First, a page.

Saddleback Church pastor Rick Warren has announced that he will soon launch the "most important and life-changing" sermon series he's ever preached, as it will focus on God's mercy and how He drew near to the Warren family after the suicide of their youngest son, Matthew.
Warren made the announcement in a video posted to his personal Facebook page on Sunday, March 13: "Easter has become particularly personal and poignant to me in the past three years, because five days after Easter three years ago, my 27-year-old son ended his own life," he said of Matthew, who struggled from depression and mental illness.
"He had battled mental illness since childhood, and despite all the best doctors and the best medicine, therapy, and prayers, and love, he lost his battle for hope on Easter week. And Our family was devastated. The day Matthew gave into despair was the worst day of my life," the pastor added.
Since Matthew's death, Warren and his wife, Kay have counseled hundreds of other families also facing deep depression. However, the couple still have their own dark days, where they turn to God's mercy for comfort.
"God's mercy has sustained me, and my wife Kay, and our entire family through the darkest days," he said.
He revealed that the upcoming Easter events at Saddleback will mark part one of a new sermon series he is beginning, titled "The Miracle of Mercy."
"It may be the most important, the most life-changing series I have ever taught. And I hope you will join me as I honestly share how to get through the worst days of your life, by depending on the mercy of God."
He shared that there would be at least 57 Easter services across Saddleback's numerous churches in California and across the world. There there will also be live streaming online for those who are not able to attend a church service.
Speaking at the NRB conference in Nashville, Tennessee in February, Warren further opened up about the pain his family experienced after Matthew's suicide and the devastating nature of mental illness.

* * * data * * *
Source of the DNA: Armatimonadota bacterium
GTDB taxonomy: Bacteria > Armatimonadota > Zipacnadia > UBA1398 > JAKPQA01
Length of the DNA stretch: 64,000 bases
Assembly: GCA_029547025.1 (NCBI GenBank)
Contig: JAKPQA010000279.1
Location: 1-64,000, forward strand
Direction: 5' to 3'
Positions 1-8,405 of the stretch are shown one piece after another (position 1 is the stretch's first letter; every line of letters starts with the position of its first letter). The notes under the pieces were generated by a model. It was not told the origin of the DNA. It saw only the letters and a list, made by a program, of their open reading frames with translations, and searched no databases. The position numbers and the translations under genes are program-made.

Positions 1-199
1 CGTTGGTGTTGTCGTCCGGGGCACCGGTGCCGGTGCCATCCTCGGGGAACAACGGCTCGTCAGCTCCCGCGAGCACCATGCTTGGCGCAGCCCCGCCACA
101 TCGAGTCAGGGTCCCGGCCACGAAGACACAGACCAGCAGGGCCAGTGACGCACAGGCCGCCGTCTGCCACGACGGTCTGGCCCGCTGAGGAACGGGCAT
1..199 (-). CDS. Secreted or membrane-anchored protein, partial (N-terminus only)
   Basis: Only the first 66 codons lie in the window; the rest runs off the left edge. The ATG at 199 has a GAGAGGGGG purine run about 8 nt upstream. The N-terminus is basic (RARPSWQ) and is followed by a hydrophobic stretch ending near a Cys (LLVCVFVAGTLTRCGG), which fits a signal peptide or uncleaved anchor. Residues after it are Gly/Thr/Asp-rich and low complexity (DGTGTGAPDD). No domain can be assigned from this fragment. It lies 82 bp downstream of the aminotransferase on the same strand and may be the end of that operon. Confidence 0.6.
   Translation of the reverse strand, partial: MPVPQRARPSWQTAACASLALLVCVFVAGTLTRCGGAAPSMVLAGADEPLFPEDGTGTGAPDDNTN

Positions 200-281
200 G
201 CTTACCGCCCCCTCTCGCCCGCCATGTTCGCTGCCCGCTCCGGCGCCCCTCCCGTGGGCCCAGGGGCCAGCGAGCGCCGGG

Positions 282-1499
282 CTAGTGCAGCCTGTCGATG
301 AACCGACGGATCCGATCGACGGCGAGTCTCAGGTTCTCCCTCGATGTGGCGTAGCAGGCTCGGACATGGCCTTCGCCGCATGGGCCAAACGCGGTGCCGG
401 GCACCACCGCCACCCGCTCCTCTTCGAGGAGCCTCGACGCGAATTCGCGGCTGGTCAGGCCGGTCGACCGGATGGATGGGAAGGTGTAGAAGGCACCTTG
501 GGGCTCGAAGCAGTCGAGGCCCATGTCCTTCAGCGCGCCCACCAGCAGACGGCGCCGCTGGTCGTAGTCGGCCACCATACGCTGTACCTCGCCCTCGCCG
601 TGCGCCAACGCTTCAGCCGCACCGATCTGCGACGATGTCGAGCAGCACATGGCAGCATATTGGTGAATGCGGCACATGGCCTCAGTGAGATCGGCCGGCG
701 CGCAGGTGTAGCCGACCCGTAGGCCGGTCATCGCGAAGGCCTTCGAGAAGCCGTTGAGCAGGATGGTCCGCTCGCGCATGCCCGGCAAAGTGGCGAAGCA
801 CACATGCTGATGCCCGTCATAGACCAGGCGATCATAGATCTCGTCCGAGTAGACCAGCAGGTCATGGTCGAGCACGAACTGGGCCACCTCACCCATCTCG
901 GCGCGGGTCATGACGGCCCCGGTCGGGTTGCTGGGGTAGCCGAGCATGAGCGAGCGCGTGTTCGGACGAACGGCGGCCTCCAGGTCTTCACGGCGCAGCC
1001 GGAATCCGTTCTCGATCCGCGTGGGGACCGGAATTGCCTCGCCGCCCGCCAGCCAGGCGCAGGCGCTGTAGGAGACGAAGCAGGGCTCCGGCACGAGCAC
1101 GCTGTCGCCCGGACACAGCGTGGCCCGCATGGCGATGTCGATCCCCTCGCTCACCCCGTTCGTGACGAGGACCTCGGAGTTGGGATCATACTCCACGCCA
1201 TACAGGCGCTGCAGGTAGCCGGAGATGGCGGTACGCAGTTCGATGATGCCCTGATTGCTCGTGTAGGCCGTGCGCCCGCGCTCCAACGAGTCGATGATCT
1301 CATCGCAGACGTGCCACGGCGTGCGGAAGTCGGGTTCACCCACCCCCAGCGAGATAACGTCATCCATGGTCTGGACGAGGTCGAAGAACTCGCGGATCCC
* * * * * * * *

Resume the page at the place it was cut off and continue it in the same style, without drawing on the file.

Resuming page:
"He came to me one day with tears in his eyes and said, 'Dad it's pretty clear the Lord isn't going to heal me.' Every day, his brain said, 'Die,'" Warren said of his son. "Your illness is not your identity, and your chemistry is not your character."
The pastor shared how his congregation supported his family during that time, and expressed hope that someday, he will be reunited with his son in Heaven.
Warren said that amid the pain, God gave him the promise given to David when his infant son died. "I can't bring him back to life," he said, quoting II Sam. 12:23. "He cannot come back to me, but one day I will go to him."
After Matthew's death, the letters that meant the most were not from "Kings and ambassadors and presidents," but from people whom the young man had led to Christ.
At the time, Warren wrote in his journal, "In God's garden of grace, even broken trees bear fruit." Everyone is broken, he said. "Pain can obscure God's promises, but it can't nullify them."
For the past several years, Rick and Kay Warren have also hosted Saddleback Church's Gathering on Mental Health and The Church and spoken out on the importance of reaching out to people affected by mental illness.
Based on his experiences, Warren said he can confidently tell others that a Christian leader's "greatest ministry comes not out of your strength but your weakness."
"We minister to people out of our weaknesses, not our strengths," he said. "Base your ministry not on your talent; base your ministry not on your abilities, not on your cleverness, not on your giftedness. Base your ministry on the promises of God."